For a shelter dog, the chance to run is nothing short of bliss. For eight years, volunteers have been helping Washington Humane Society dogs make it happen. In 2008, Spike, one of many pit bulls entering shelters that year, caught the fancy of two employees, who decided to bring him along for a run. That was the start of the People and Animal Cardio Klub (PACK), which pairs local runners with dogs from area shelters. And each week, they meet for an hour of fun. The benefits, according to one of the club’s volunteers, are twofold.
“After a long week, no matter what has happened, Saturday mornings with a dog who really gets a lot out of it gives me a chance to re-calibrate and start the weekend off right,” said volunteer leader Heather Kelly, of Arlington. “I call Saturday mornings with PACK my reset button.”
Each week, Kelly and a group of volunteers head to Rock Creek Park’s Beach Drive, while another group takes over the National Arboretum. On one Saturday early last December, the two groups combined forces.
Kiri Anderer, of D.C., joined PACK two years ago and became a group leader last summer. And while she has two cats of her own, the less-than-ideal square footage of her home prevents her from adding a dog.
“I would love to, but I don’t think it would really be fair,” she said. “So this is my way of getting to have a dog occasionally, which I really enjoy. But it’s really good for the dogs — to get them out for some exercise and socialization.”
Pittsburgh transplant and PACK volunteer Addy Mistick said dogs were a fixture in her home when she was younger. But pet restrictions at home and frequent work travel preclude it now. She joined PACK in August after reading about the club on the Washington Humane Society’s website.
“I was looking for volunteer opportunities at the humane society and I love running, so this just spoke to me,” Mistick said.
Mistick ferried a six-year-old Pitbull-Boxer mix named Goldfish from the Washington Humane Society’s Georgia Avenue facility to Rock Creek Park. She said the process was fairly smooth.
“It’s pretty quiet when you first arrive, until the first group of us get there,” Mistick said. “Once we’re there, we walk over to the kennel and each one of the dogs has their harness and leash right there, so they’re ready for you.”
When the PACK volunteers and dogs were finally situated in the parking lot, a process that unsurprisingly requires a decent amount of patience, the volunteers and their canine partners set off on a three-and- a-half mile jaunt through the iconic park.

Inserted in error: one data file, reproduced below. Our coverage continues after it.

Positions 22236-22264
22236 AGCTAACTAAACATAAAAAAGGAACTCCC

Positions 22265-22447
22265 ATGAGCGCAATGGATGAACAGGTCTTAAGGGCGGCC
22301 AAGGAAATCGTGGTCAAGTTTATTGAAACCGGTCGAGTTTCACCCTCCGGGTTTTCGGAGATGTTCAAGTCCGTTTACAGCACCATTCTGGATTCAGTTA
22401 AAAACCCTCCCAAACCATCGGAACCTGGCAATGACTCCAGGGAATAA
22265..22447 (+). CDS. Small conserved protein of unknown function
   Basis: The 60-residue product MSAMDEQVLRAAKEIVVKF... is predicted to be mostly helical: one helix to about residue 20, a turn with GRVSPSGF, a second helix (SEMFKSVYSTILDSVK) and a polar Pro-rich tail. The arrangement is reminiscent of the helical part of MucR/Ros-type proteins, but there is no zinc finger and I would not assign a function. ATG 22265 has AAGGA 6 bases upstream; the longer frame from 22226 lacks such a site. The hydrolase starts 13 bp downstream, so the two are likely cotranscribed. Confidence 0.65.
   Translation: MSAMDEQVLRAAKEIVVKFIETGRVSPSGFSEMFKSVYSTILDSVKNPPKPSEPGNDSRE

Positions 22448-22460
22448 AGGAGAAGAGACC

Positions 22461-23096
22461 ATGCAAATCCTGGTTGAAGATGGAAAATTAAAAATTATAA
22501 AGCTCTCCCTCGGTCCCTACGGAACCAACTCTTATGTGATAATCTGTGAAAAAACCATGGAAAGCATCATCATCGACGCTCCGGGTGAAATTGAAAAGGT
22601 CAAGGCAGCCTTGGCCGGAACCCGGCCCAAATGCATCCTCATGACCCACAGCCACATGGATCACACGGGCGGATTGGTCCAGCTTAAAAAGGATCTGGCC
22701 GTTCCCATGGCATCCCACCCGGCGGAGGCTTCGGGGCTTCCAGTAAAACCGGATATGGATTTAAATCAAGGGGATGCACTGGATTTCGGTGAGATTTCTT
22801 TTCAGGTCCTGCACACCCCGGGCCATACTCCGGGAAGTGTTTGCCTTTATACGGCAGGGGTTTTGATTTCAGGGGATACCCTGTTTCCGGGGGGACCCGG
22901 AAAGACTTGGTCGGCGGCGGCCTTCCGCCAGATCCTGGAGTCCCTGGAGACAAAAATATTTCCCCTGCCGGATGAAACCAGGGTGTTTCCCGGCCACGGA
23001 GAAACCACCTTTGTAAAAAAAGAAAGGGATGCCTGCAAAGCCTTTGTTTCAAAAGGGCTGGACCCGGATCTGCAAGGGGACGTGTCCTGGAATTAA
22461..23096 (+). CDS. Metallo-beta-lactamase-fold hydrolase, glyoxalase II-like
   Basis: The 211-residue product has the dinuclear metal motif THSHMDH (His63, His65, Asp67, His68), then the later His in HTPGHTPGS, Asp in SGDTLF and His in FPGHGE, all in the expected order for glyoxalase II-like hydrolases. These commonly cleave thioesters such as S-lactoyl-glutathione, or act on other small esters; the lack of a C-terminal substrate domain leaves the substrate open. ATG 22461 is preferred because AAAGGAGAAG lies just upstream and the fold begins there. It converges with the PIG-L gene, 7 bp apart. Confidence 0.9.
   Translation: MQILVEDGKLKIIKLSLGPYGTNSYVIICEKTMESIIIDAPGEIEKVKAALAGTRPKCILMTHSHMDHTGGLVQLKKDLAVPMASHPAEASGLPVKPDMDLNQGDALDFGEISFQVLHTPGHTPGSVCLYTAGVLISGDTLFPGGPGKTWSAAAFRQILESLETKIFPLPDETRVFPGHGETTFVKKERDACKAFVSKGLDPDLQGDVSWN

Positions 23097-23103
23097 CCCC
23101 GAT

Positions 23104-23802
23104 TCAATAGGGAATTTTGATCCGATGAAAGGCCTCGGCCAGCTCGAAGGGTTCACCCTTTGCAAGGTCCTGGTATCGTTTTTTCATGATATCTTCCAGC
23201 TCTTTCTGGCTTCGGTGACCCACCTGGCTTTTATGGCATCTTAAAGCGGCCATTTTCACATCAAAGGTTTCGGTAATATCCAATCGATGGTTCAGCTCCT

Some volunteers ran while others walked. And judging by the smiles plastered on the volunteers’ faces, it was hard to tell if the dogs or their partners were having more fun. According to one PACK leader, the program not only offers immediate physical benefits for the animals, but its impact is felt long after the dogs return to their respective shelters.
“The dogs that come back from PACK, a lot of times — not exclusively, but a lot of times — those dogs go straight out to an adoption event,” said Drew Connell. “We’ve been told that they show a lot better at those events because they’re a little quieter and reserved. They don’t quite have the energy of some of the dogs that have been in a kennel for the past couple of days. When they get out and get their legs stretched they’re much more likely to be adopted.”
Connell owns a dog. He adopted a Labrador-Great Dane mix, which he said prompted him to explore additional humane society volunteer opportunities.
“He’s actually what inspired me,” Connell, who lives in Silver Spring, said. “I’ll continue to do this for as long as I can — until my knees give out. After that, I guess I’ll just be here walking the dogs.”
After just under an hour, the first group of PACK volunteers returned to the parking lot. Others followed. Parched from the early morning exercise, both parties sought water. A volunteer lugged around a large cooler and poured its contents into silver bowls that rested on the asphalt. The dogs devoured the water, only pausing to scarf down treats and acknowledge another dog with a series of barks.
Kelly strolled around the parking lot snapping photographs of the dogs, which she said the humane society sometimes use for a dog’s profile, and chatted with volunteers.
“At the end of every PACK session, PACK leaders speak with volunteers so that we can get information from them about how the dog they’re paired with has done in the car, on the run and in the meetup area, before and after,” she said. “We give that information to the behaviorists and adoption staff back at the shelter and that helps them to assess the dogs and pair them with the proper adopters.”
The early December session ended as it began, with an exodus of cars filing from the parking lot. PACK volunteers like Mistick shuttled their dogs back to their shelters. Each Saturday, they will do it again.
That is, however, unless a dog is lucky enough to find a permanent home. Sometimes, that luck comes from within the group.
PACK volunteer Jessica Roach invited her boyfriend, Aditya Mandavia, to join her for the group’s special Thanksgiving Day run last November. That morning, Mandavia waited patiently in the couple’s car as Roach signed out a Labrador mix named Pencil. As Roach neared the vehicle, it became apparent that the upcoming car ride would be the first of many with Pencil, who is now named Arlo.
“As soon as I took him out of the shelter and brought him out to the car, both my boyfriend and I had huge grins on our faces,” Roach, who lives in the District, said. “We knew. I got into the car and [Mandavia] said ‘I guess we’re taking our dog home today.’ The next day, we went back and adopted him.”
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